OAS on high alert as Vice President of opposition-held legislative detained, harassed by cops
By Carlos Camacho
CARACAS -- The Vice President of Venezuela’s National Assembly, Freddy Guevara, was detained by police for several hours and the cars in the party he was traveling in searched on the same day a slew of new U.S. sanctions against the Maduro administration were unveiled.
“We denounce once more the harassment of this dictatorship”, Guevara said in live-streaming Periscope video of the events. “Everybody be on the alert.”
Guevara was detained hours after the U.S. announced several new financial sanctions against Venezuela and Maduro’s main cash cow, state oil company PDVSA, which make it impossible for the Republic or the oil company to issue new debt or restructure existing debt.
Maduro has publicly tied the local opposition with a U.S.-led effort to topple him, of which, he says, sanctions are just a part.
Organization of American States Secretary General Luis Almagro expressed solidarity with Guevara’s plight, tweeting: “We denounce that the SEBIN keeps lawmaker Freddy Guevara detained. We demand respect to his immunity as a lawmaker of #Venezuela.”
Being pulled over by SEBIN in Venezuela is no joke, as Almagro and Guevara surely know. Maduro has been imprisoning and harassing opposition elected officials, leaders and even rank-and-file militants and sympathizers for years now: of 77 opposition mayors in Venezuela, 40 have some sort of judicial measure against them, including imprisonment and at least two, including El Hatillo’s David Smolansky, have gone underground rather than surrender to the notorious SEBIN intelligence service.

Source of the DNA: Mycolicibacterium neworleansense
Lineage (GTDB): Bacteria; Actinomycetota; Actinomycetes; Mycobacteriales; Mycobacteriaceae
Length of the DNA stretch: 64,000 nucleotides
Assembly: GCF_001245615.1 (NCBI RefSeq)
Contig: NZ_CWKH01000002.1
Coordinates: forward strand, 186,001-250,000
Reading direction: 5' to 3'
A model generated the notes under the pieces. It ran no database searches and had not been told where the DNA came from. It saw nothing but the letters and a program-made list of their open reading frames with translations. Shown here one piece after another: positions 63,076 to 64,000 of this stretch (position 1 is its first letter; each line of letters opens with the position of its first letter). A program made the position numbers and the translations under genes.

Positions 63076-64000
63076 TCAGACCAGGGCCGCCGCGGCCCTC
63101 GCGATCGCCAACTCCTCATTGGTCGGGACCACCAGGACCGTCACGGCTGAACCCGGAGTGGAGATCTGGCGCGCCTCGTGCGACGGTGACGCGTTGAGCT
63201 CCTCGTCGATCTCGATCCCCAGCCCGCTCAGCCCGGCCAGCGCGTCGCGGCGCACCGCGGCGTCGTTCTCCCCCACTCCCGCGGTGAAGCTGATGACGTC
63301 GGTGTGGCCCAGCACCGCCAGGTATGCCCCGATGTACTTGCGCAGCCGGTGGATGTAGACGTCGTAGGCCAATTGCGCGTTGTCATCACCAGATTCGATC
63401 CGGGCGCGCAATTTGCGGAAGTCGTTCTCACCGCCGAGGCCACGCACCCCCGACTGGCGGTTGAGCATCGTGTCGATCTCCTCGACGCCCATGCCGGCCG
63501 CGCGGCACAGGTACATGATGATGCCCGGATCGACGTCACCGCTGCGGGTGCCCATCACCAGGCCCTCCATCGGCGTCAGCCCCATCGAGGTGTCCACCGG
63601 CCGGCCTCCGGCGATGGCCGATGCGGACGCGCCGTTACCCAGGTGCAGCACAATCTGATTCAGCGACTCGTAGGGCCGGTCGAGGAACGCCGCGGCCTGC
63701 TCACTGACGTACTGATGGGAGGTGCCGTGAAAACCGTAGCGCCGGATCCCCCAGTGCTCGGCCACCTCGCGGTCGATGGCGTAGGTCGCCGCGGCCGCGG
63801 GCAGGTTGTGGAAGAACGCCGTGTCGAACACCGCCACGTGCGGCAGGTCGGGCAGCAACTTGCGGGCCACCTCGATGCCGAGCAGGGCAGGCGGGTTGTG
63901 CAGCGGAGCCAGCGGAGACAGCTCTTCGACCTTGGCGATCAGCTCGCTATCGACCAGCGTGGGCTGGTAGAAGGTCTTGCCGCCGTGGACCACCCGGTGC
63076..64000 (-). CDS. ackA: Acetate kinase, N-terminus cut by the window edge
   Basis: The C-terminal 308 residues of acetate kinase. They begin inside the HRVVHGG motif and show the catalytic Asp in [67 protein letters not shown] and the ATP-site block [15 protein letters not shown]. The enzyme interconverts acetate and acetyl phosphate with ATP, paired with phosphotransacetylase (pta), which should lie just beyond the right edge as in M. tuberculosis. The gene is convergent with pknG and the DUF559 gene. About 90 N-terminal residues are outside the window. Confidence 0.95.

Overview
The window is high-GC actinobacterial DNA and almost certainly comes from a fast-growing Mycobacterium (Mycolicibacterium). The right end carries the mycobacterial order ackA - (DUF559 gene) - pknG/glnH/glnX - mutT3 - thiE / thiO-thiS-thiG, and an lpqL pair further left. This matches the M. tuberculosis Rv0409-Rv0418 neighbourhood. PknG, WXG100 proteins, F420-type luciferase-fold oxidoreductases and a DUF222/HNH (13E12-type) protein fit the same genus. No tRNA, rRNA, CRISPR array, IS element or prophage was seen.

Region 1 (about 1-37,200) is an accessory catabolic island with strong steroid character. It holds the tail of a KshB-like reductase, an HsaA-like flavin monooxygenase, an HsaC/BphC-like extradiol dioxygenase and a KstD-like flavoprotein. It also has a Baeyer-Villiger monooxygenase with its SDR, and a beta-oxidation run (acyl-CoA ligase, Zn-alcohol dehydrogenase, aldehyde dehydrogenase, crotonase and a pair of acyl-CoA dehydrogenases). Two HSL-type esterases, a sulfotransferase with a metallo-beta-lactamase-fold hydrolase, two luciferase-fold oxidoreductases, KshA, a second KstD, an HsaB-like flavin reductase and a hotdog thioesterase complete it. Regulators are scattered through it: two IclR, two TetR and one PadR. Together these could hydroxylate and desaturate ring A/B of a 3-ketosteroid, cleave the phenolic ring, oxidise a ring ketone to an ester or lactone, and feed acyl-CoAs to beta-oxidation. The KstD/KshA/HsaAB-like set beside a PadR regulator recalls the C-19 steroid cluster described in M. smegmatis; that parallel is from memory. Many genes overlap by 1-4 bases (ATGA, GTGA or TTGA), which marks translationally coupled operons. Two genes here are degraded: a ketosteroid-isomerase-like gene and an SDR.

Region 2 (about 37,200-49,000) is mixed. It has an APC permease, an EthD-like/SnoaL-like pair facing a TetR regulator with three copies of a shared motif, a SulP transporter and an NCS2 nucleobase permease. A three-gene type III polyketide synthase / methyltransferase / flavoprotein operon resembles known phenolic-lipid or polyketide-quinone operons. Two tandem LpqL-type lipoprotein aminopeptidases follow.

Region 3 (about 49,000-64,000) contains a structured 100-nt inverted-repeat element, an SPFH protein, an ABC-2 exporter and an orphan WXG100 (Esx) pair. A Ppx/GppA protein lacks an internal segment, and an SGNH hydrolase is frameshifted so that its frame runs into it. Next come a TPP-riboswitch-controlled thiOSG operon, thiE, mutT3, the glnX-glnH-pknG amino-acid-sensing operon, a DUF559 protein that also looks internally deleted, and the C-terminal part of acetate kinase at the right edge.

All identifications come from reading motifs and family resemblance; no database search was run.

Governors and lawmakers are not exempted from Maduro's abusing the law: Miranda state governor Henrique Capriles was arrested, his passport voided and prevented from leaving the country in the days before Maduro barred Capriles from running for office for the next 15 years.
A 15-year prohibition is considered a light sanctions nowadays for opposition politicians, with some mayors and lawmakers in prison and, reportedly, being tortured and denied medical attention, food and water.
Maduro is prone in his mind to the tit-for-tat: he imprisoned a U.S. citizen, Mormon missionary Josh Holt, days after two of Maduro's nephews were convicted of drug trafficking in New York City. Holt’s mother told LAHT in a phone interview she feared her son was being used as a pawn in order to secure the release of the two young men now known in Venezuela as “los narco sobrinos”, the narco nephews.